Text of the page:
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New credit-risk models for the unbanked

By Tobias Baer, Tony Goland, and Robert Schiff

Lenders can use big data to create meaningful value for their enterprise, better outcomes for borrowers, and significant social impact.

Lending to lower-income households and small and informal enterprises is challenging. Many (though not all) of these customers have limited familiarity with formal financial services, which inhibits their ability to make good decisions about the responsible and appropriate use of credit. And lenders often have little to none of the data they might traditionally use to make sound lending decisions (for example, official proof of income and a credit history).

In this environment, most lenders have pursued one of two business models:

  • traditional consumer finance, where lenders typically compensate for higher default incidence with higher interest rates while supplementing revenues with penalty and other fees
  • microcredit, with its focus on informal, usually women-owned microenterprises, shorter-term loans (often of just a few months), labor-intensive but strong relationships between loan officers and borrowers, use of joint-liability groups (in which members guarantee their fellow borrowers’ loans), continuous lending cycles with borrowers taking on a new loan as soon as the last one is paid, and default rates as low as 2 to 3 percent

Neither of these models is ideal for cost-effectively serving the diverse needs of economically active lower-income families and businesses on a truly sustainable basis. But there is an opportunity for lenders to chart another path, using increased computing power and new sources of information and data (including mobile-phone usage patterns, utility-bill payment history, and others) to build better risk models. With these assets, and with scrupulous attention to privacy laws and customer consent and preferences, banks, retailers, utilities, and telecommunications providers can make responsible lending decisions in low-touch and low-cost ways.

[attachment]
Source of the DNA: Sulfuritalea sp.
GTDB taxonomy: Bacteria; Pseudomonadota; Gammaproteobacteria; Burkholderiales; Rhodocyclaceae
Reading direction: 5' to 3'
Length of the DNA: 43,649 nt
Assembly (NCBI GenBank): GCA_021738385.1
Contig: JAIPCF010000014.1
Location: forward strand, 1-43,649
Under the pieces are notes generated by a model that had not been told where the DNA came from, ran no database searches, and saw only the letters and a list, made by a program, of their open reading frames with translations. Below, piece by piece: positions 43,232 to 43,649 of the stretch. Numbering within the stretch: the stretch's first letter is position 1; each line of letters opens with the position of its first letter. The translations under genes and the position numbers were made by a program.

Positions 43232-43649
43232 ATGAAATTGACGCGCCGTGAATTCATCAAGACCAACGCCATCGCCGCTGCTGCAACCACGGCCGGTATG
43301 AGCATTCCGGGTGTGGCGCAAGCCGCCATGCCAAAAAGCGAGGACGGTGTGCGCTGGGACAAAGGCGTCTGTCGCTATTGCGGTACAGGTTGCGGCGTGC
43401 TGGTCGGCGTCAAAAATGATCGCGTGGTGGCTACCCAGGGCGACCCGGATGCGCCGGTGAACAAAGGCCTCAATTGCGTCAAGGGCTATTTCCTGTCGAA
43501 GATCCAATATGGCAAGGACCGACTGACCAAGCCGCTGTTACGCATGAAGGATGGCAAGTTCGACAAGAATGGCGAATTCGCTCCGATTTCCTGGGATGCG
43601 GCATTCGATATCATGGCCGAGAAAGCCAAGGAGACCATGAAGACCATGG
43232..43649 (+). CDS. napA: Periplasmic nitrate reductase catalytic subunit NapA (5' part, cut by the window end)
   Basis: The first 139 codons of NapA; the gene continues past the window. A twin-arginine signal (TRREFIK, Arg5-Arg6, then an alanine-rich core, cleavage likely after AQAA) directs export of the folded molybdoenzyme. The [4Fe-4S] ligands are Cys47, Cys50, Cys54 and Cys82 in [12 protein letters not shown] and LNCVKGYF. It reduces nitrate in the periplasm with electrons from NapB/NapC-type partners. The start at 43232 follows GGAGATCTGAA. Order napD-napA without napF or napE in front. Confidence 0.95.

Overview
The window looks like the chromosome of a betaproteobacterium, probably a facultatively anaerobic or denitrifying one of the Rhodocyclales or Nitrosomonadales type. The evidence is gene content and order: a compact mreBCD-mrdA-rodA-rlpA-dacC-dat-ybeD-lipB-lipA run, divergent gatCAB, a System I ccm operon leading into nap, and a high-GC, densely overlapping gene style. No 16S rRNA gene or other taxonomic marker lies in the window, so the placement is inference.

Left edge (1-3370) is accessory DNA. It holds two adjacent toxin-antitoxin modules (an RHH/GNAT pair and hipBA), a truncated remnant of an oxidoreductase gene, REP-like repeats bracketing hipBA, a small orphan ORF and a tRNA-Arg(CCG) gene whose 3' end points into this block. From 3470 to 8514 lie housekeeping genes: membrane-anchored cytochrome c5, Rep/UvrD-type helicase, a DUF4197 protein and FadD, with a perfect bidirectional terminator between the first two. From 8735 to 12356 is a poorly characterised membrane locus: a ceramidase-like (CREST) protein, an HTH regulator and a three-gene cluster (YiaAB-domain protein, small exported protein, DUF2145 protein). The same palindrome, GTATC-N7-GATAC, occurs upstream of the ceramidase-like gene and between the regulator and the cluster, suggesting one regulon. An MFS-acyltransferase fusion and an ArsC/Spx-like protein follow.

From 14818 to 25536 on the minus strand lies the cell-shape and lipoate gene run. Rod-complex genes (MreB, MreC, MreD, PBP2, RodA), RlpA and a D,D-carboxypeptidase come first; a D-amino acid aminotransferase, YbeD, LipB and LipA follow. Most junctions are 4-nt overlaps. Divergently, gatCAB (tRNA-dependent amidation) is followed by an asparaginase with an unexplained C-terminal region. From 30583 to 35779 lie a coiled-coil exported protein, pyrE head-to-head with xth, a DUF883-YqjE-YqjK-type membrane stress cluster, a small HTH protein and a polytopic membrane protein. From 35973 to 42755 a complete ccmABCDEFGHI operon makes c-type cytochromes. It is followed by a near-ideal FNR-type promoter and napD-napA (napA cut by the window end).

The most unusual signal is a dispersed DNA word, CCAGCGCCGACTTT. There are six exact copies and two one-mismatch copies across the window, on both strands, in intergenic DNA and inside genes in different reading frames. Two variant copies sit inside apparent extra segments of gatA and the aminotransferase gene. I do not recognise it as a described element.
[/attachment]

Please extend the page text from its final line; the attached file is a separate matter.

At its best, this third path, beyond traditional consumer finance and microcredit, can help companies profitably serve vast unbanked populations, and can also help societies move toward an elusive goal: full financial inclusion. Today there are more than 2.5 billion people without access to formal financial services, and there are hundreds of millions of micro, small, and midsize enterprises with unmet financing needs.1 Ensuring that these people and groups have access to a range of quality, affordable, and appropriate financial services is on the agenda of governments and businesses worldwide. New uses of data and information move us closer to this vision by enabling a more complete understanding of households’ financial needs. With that understanding, providers can move beyond simple lending to achieve several aims:

  • help customers make good financial decisions (for example, through the use of targeted alerts)
  • offer the right noncredit products (various forms of savings and insurance, for instance)
  • conduct marketing and communications in ways that are more likely to resonate for distinct segments

These are exciting areas that are ripe for further innovation. But lenders must first master the tools, data, and information that underpin the new approach to lower-income lending. The efforts of some pioneering lenders are quite promising: new alternative data models have cut credit losses in experimental forays into lower-income segments by 20 to 50 percent and doubled their application approval rates.

New data, new uses

Lenders need to look into the future to determine whether to make a loan. It used to be that the most reliable way to predict the future was to review the past; for centuries, long-standing banking and credit relationships provided banks with a reasonable basis for extending credit.

In developed markets, this approach has evolved over the past few decades: data such as credit reports and salary history now help lenders to make the same kind of predictions but on a larger scale and in an increasingly automated way. These credit-scoring approaches typically assess three characteristics:

  1. Identity, to reduce fraud
  2. Ability to repay, based on income and current debt load